Islamabad master plan revision body to get three new members

Published May 25, 2021
Islamabad’s master plan, which was prepared in 1960 by a Greek firm, was supposed to be revised after every 20 years, but successive governments never paid any heed towards its revision. — INP/File
Islamabad’s master plan, which was prepared in 1960 by a Greek firm, was supposed to be revised after every 20 years, but successive governments never paid any heed towards its revision. — INP/File

ISLAMABAD: The federal government has decided to add three new members to the commission assigned with the task to revise the master plan of Islamabad.

Sources said the Capital Development Authority (CDA) had moved a summary, which through the Ministry of Interior, will be placed before the federal cabinet proposing three new names to be added to the commission.

The names of two architects Sikander Ajam, Murad Jamil and retired Brig Teepu Sultan have been forwarded to the federal government.

“If approved by the federal government, the three members will join the master plan commission,” a CDA board member told Dawn. The member said after the addition of three more members, the commission will focus on getting its task completed within one year.

If approved by govt, commission will focus on getting its task completed within a year, says official

Islamabad’s master plan, which was prepared in 1960 by a Greek firm, was supposed to be revised after every 20 years, but successive governments never paid any heed towards its revision.

This negligence resulted in planning issues, including mushroom growth of illegal buildings.

However, the government in December 2018 decided to revise the master plan and formed a commission of experts, which saw some changes in composition before preparing an interim report, which was approved by the federal cabinet in October 2019. In its interim report, the commission members formed new bylaws related to commercial buildings and also regularised unauthorised construction in certain areas.

However, no solution was proposed for Zone III, where there has been unauthorised construction.

The commission decided that a proper revision will be done by a professional consultant to be hired by CDA.

However, almost 10 areas/issues were identified where a study is to be required by a professional consultant.

The interim report was prepared by a 12-member commission, comprising architect Nayyar Ali Dada, Ali Asghar Khan, Aziz Aslam, Khurram Fareed Bargatt, lawyer Nayyab Hassan Gardazi, environmentalist Humaira Qasim Khan, Asma Khalil, Naveed Aslam, Salman Mansoor and others.

Earlier, on recommendations of the commission, the CDA last year had, through national and international press, sought bids from reputed firms for proper revision of the master plan.

However, sources said that in response to the advertisement, only a consortium of four consultant firms with 11 companies submitted their bids. But none of them fulfilled the criteria that the civic agency had advertised.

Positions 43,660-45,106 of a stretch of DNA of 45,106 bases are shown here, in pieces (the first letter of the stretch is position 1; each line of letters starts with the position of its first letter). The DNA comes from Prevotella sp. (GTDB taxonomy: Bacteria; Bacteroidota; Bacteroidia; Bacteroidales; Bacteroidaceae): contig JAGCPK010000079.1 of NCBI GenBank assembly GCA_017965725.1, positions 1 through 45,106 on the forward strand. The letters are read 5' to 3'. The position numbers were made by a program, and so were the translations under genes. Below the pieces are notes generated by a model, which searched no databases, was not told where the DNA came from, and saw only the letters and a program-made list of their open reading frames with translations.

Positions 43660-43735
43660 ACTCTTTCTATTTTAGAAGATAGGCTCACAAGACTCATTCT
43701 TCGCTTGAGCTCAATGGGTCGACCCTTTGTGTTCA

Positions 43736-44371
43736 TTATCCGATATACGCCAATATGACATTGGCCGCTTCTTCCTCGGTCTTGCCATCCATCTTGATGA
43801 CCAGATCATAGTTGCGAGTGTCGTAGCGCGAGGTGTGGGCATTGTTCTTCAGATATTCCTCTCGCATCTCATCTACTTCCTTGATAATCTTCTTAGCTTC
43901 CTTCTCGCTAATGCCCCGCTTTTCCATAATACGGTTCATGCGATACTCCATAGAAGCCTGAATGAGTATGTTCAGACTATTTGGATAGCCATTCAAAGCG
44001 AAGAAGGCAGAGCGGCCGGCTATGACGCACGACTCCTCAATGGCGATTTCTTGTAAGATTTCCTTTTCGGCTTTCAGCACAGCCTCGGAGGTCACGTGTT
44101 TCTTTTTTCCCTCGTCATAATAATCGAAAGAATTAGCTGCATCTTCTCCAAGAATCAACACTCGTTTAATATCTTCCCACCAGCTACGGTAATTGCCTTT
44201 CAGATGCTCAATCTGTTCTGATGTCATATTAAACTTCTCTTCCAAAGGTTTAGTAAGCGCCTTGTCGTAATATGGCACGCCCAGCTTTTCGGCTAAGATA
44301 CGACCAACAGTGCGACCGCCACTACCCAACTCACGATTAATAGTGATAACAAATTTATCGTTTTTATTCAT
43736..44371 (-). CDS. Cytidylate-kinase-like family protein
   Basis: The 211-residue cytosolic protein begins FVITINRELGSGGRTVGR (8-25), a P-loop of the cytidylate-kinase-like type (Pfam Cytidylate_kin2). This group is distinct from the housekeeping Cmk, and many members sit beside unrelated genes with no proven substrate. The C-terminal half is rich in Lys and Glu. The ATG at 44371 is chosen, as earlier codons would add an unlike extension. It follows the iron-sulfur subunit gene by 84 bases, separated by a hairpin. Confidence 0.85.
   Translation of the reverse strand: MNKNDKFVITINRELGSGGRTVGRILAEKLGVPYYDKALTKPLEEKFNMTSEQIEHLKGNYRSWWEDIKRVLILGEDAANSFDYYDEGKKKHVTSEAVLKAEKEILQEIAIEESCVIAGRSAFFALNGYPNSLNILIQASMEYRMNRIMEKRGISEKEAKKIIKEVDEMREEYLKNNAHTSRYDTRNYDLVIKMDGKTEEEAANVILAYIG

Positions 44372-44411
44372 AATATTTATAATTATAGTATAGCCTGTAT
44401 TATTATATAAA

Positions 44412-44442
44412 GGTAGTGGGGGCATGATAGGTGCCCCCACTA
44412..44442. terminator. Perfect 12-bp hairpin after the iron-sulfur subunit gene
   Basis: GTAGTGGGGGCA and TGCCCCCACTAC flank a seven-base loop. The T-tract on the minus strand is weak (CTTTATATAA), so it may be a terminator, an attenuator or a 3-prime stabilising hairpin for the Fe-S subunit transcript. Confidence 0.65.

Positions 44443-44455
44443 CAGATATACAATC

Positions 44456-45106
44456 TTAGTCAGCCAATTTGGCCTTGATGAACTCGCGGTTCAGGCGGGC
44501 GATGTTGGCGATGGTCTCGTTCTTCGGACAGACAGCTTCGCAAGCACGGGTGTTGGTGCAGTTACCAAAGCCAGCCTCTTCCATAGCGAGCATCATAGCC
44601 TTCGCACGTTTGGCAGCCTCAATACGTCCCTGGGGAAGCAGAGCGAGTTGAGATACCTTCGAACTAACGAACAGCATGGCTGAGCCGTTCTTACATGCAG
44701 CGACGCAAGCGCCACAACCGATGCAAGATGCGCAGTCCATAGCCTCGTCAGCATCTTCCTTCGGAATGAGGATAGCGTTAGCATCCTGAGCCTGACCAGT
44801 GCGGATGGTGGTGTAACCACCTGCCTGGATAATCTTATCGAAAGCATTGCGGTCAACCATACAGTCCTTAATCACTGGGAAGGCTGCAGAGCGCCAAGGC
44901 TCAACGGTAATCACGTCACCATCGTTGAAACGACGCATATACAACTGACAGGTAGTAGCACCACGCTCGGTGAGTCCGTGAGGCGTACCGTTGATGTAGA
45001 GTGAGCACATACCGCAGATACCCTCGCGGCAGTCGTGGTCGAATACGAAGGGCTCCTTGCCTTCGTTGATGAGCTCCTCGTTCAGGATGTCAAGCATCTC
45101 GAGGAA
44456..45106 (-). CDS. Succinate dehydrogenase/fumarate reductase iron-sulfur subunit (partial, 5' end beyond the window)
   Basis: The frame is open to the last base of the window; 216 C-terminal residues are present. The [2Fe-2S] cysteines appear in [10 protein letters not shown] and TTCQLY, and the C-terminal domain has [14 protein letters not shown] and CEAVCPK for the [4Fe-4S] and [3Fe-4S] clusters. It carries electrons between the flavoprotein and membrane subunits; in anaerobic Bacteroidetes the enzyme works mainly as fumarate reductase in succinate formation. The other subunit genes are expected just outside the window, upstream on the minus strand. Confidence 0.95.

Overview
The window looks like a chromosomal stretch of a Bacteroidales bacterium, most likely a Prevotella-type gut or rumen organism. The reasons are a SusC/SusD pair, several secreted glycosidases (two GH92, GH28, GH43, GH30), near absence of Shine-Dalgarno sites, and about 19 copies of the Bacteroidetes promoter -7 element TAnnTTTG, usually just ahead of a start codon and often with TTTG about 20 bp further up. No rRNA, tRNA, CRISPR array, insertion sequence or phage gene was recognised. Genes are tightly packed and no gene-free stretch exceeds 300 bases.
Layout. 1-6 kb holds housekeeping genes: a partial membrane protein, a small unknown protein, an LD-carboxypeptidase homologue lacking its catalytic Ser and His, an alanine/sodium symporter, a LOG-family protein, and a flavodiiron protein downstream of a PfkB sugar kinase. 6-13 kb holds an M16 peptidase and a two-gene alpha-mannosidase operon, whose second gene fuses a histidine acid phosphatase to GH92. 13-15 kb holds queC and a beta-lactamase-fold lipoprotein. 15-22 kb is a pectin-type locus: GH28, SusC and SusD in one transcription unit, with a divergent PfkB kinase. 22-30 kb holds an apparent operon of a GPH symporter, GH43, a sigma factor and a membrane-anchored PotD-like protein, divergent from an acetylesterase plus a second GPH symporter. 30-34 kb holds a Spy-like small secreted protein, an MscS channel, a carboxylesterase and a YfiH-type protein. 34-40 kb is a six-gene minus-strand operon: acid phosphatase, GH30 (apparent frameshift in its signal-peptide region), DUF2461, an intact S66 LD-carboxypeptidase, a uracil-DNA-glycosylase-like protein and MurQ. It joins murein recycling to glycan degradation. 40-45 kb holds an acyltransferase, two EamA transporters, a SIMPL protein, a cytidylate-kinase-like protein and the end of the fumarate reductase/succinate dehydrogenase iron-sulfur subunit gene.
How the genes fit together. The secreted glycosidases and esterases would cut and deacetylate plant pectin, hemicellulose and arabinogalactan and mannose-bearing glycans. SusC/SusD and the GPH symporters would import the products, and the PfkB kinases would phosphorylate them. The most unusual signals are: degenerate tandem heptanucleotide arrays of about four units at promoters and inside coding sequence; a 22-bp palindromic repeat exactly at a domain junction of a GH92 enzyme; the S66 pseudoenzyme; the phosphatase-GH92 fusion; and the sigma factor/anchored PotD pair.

CDA did not want to lose the opportunity of receiving backing from the federal government for proper revision of the master plan, for the first time.

But, if the civic agency awarded the contract, it could face legal challenges. This issue was placed before the CDA board a few months ago, which decided to take it up with the planning commission as it was the commission which had vetted the Request for Proposal (RFP) documents for calling bids from consultant firms.

Sources said despite the passage of several months, the issue is still undecided and now there are chances that the CDA in consultation with the commission will go for calling bids afresh. The commission will focus on 10 areas and consultants once hired will be asked to conduct studies in these areas and then the commission itself will propose changes to the master plan, they said, adding there is almost 50,000 acres in Zone III. Out of the total, almost 30,000 acres is part of Margalla Hills National Park and the remaining 20,000 acres is private land. But the owners of private land have been facing issues in construction of their houses because as per the existing plan, construction is not allowed in Zone III.

On the other hand, during the last 61 years, the CDA did not acquire this private land or create bylaws to regulate construction. People have also been denied the basic right of getting utility connections.

“The commission will resolve the issue of Zone III on priority basis,” the CDA board member said.

Successive governments made over 40 selected changes to the master plan without getting any input from professional consultants that resulted in planning issues.

The board member said the issue of housing schemes needs attention as well and the commission will resolve all civic and planning issues of the capital city.

Published in Dawn, May 25th, 2021

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